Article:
There are 1500 different plant species in Fruška Gora, 700 of which are plants with healing properties, and even 69 are protected as natural rarities of Serbia. Of the 700 herbs most are indigenous species, and a smaller number are non-native plants. Countless plant flora has been discovered in the past two centuries, which include palms, cypress, sequoia, laurel and other species that belonged here. Using the fossil data, scientists were able to reconstruct how the site changed in the last 200 million years.
The vegetation of Fruška Gora belongs to the forest steppe, but because of human influence, the area beneath the steppe have been protected to a lesser extend in fragments on the slopes.
The mane type of forest vegetation on Fruška gora is deciduous. The vastest forest communities are made up of oak and elm, with greatly more common white or silver lime, which represents a unique mark of the are, the only one on the old continent. Clean and pure beech and hornbeam forests are highly rare, apart from the mixed community of sessile oak and beech, beech trees and oak and hornbeams. On the southern slopes are pure and mixed forests of oak, downy oak, hornbeam and black ash. In the lower parts, mostly along the Danube and the larger streams are forests of white willow, gray willow and poplar. A very interesting plant that grows in the beech forests is the sremuš, bear or wild onions, which have great nutritional value and medicinal properties. Fresh, young leaves of Sremuš harvested in early spring are used for making delicious salads rich in vitamins.
Softwoods are present with only one indigenous species - gorse, which is part of a number of forest communities. Lesser forest communities are built out of allochthonous conifers such as black and white pine, spruce, larch, yew, thuja and others.
Meadow vegetation is characterized by the presence of over 1,500 different species of plants, of which the most important are rare and protected species such as wild flowers, anemones, narrow-leaved peony, iris steppe, spikenard, Dafne blagayana, Staphylea pinnata L, Sternbergia colchiciflora and many others. The variety of Fruška Gora's meadow flora is an ideal area for beekeepers who use this wealth to create natural honey and "royal nectar" - beneficial royal jelly. Fruška Gora is characterized by the presence of 16 species of orchids, and it is important to note that because of the negative impact of man on nature just as many species disappeared from this area.
Ferns are represented by 32 species in 15 genera, of which six species on the list of natural rarities Serbia. The largest genera are horsetail (six species) and Malvaceae (seven species), and the most widespread species are hot or male fern, bracken fern, and winter and black Malvaceae.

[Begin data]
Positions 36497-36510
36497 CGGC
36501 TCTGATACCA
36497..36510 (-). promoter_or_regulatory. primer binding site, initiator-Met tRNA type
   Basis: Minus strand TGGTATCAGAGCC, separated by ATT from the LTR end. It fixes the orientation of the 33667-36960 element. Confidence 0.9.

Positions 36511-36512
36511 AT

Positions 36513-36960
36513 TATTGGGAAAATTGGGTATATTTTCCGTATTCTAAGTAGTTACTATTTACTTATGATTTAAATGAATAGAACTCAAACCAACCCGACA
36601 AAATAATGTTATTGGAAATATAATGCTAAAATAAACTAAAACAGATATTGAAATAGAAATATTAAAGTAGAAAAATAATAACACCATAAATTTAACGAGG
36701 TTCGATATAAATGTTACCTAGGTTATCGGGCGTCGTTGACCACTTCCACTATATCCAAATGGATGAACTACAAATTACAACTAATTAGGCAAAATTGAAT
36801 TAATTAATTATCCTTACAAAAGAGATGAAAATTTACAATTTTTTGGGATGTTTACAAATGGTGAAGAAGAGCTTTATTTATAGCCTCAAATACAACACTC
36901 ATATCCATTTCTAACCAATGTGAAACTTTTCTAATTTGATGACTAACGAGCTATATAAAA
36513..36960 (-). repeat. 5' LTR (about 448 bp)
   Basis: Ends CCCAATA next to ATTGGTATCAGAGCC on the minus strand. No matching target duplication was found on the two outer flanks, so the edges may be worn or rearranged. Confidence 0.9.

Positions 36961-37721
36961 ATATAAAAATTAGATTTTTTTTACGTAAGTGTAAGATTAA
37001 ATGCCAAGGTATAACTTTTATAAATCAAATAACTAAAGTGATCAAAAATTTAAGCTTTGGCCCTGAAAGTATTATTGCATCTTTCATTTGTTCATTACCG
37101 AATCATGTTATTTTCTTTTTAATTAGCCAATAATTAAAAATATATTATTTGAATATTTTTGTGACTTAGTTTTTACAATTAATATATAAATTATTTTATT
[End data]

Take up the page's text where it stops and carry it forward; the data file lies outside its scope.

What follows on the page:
The place where the land is not treated, such as grasslands, marshes, flooded meadows and forests, are an ideal area for over 500 species of registered fungi. Fungi play an important role in the cycling of energy and matter in nature, as mineralizers of organic matter. The most famous edible fungi are sunstroke, peppermint thrush, chanterelle, Calocybe gambosa, guinea fowl, large Coprinus Comatus, Poland meadow mushroom, forest meadow mushroom, Agrocybe aegerita, wood blewit, real porcini, morels, brown trumpet and kripavac. In addition to nutrients, mushrooms Pleurotus ostreatus and winter velurka have medicinal properties. Deadly poisonous mushrooms are Amanita phalloides, the most poisonous mushrooms in Serbia, and panterovka, while the less toxic are yellow phalloides, fly agaric, Boletus satanas and Russula emetica.
Fertile land on the edges of the mountains, the temperate climate and the favorable impact of the Danube are excellent conditions for growing edible vines. Viticulture Fruška Gora is one of the oldest on the continent and is 1700 years old, when the noble first vines were planted on fertile ground by the Roman Emperor Marcus Aurelius Probus, on the site of today's Fruska Gora village Neštin. The present varieties are the cormorant, portugizer, italian riesling, riesling, gewurztraminer, Sauvignon, neoplanta, parishioner, force, a lisa, petra, franconia, merlot and probus, all used to make samely-named wine. In basements found on Fruška Gora, the most common is a sweet dessert wine of exceptional quality - flavored bermet, and the recipe for making it is kept by producers like a precious family secret and transmitted only to new generations who continue the family tradition of winemaking. Wines from Fruška Gora are of exceptional quality, which you can taste in the wine cellars Čerević, Banoštor, Neština, Erdevik, Irig and many other places near the mountain.